That evening, we attended a fish boil. This is a method for cooking a whole lot of food for a whole lot of people. A large kettle of salted boiling water is on an open fire. A basket of red potatoes is lowered into the pot. Onions are sometimes added, too. That cooks for awhile. Then another basket is placed on top. This one is full of fresh fish. The water boils some more. Then kerosene is added at the last minute to make the salted water boil up and over the rim. The boil over carries the oils and heavy flavors over the edge, resulting in a cleaner, fresher-tasting fish. The picture here, of course, is from the moment of maximum pyromania.
Afterward, we and half the population of Fish Creek walked to the end of the main street to watch the sunset over the bay. The way people were gathering to watch this simple joy, you would have thought a rock star had just agreed to give a free concert in the park.
The following day, we ate brunch at Al Johnson's Swedish restaurant in Sister Bay. In addition to a restaurant with Swedish food -- I had the pancakes and we all split a cheese plate -- there is also a rather nice gift shop. I didn't take any pictures, but there were real Dale of Norway sweaters, Icelandic mittens, and other Northern European knitwear. The architecture of the building is based on authentic Norwegian traditions, including a sod-covered roof. Alas, as there was a chance of rain that day, the goats were not out grazing on the roof.
From there we drove up to Gills Rock, which is at the northern tip of Door County. The beach there is very interesting. From a distance, it looks to be white sand. But when you get up to it and actually walk on it, you discover that it is shells! I haven't tried to do the math, but there must be millions of them.Gills Rock is also the location of the ferry that travels to Washington Island. We didn't go out to Washington Island, but it is a location worth knowing. The Sievers School of Fiber Arts is located out there. A quick look at their course offerings reveals opportunities to learn basketry, woodcarving, paper making, knitting, spinning, dyeing, felting, quilting, stitchery, beading, and weaving.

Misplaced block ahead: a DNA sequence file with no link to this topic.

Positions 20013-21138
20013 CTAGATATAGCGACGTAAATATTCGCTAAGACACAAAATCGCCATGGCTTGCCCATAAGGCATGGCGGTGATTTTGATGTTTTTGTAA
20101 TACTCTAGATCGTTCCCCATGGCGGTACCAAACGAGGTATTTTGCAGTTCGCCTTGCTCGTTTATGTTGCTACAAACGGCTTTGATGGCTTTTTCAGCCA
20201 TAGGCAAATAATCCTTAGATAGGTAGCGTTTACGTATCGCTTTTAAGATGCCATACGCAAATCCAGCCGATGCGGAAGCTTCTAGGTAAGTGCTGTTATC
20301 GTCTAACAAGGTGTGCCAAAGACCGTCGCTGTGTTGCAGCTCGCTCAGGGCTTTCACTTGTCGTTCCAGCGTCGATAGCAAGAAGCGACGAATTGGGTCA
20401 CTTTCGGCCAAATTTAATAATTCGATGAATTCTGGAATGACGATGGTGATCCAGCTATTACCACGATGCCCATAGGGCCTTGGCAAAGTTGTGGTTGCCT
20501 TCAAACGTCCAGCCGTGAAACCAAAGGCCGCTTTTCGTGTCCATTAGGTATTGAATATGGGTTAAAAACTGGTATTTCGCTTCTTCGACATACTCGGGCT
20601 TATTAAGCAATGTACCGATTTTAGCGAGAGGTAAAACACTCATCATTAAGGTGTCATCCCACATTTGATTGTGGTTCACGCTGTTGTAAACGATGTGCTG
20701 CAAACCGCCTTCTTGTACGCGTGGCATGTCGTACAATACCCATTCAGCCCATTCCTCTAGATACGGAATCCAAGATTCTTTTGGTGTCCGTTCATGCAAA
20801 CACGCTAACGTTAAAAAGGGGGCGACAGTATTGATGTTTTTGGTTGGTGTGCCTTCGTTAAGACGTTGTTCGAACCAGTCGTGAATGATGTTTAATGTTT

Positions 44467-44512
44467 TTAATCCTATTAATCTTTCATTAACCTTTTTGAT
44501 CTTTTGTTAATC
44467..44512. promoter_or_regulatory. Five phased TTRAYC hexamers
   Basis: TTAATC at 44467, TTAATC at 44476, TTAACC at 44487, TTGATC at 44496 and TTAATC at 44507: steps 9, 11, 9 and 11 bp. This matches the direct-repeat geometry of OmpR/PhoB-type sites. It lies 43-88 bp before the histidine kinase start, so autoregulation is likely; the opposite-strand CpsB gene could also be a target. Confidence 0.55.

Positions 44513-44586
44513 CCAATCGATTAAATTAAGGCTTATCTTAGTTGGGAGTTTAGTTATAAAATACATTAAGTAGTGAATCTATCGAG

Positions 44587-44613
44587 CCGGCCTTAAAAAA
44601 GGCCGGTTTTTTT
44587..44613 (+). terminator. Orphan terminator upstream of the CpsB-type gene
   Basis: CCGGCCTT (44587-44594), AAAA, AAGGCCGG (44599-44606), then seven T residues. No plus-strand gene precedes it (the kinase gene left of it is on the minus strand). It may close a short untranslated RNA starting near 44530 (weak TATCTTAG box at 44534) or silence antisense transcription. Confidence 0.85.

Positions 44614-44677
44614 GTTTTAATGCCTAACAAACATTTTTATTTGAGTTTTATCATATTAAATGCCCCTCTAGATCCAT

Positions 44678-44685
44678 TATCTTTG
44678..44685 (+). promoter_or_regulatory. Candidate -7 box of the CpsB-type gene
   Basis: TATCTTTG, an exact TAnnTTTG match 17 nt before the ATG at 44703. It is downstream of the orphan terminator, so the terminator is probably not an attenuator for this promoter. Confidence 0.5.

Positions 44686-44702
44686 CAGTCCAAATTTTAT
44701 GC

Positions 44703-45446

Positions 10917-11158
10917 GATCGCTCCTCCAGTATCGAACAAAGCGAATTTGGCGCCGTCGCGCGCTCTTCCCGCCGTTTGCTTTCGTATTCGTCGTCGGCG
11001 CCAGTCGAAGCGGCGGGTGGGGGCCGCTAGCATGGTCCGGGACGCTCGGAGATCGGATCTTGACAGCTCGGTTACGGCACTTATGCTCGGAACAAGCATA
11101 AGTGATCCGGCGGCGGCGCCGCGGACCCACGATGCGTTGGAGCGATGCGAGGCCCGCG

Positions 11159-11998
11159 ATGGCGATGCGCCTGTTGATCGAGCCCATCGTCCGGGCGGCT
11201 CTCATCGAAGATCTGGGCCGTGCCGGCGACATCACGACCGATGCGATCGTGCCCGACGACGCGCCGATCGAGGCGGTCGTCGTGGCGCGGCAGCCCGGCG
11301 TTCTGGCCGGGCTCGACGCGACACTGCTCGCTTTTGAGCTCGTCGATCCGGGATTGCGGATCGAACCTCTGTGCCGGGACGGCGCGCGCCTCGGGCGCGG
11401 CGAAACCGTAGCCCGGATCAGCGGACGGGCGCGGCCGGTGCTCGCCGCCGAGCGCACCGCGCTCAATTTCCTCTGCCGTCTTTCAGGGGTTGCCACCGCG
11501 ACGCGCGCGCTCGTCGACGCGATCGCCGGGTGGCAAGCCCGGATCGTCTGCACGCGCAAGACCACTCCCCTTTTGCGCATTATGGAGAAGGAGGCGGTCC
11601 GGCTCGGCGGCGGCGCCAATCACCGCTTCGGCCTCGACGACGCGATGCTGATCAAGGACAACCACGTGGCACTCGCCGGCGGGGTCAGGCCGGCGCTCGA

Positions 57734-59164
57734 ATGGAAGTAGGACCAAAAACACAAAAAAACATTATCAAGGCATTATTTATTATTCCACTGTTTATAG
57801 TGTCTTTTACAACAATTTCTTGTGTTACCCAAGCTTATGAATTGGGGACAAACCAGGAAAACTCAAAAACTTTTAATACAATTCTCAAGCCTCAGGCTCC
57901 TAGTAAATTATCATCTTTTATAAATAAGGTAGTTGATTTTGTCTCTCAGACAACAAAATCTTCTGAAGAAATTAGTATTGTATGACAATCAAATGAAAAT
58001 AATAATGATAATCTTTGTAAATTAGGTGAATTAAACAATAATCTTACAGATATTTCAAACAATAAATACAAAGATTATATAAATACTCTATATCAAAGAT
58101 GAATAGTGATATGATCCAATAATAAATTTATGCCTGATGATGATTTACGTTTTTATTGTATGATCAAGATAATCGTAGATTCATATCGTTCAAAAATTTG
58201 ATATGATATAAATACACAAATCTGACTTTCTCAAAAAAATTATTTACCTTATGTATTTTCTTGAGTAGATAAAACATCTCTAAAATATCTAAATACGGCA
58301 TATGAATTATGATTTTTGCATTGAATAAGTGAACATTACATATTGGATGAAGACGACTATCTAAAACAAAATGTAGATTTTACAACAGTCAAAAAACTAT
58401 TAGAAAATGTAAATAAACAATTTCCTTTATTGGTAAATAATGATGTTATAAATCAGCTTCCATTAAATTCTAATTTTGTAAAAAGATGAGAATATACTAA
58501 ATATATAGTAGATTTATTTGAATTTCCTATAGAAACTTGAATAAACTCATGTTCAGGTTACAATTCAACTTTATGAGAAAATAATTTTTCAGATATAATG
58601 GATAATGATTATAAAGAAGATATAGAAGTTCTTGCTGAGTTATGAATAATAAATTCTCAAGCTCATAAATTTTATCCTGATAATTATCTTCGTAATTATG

Our tour of Door County included jumbo-sized ice cream cones that could replace lunch, charming art galleries, and beautiful scenery. I enjoyed the shopping, as the prices were very reasonable compared to what I see here in Atlanta. We also found a couple yarn shops, but I'll write about those in another post. When we headed back to Green Bay on Friday, we stopped at Whitefish Dunes. Having been to the beaches in Florida, it is enlightening to see the beaches in Wisconsin. In the picture, you can just barely see the beach behind me and the people frolicking. There is a narrow strip of beach, then some tall grasses, and then the woods. If your vacation goal is to get away from it all, Door County may be your destination.
Posted by Jolie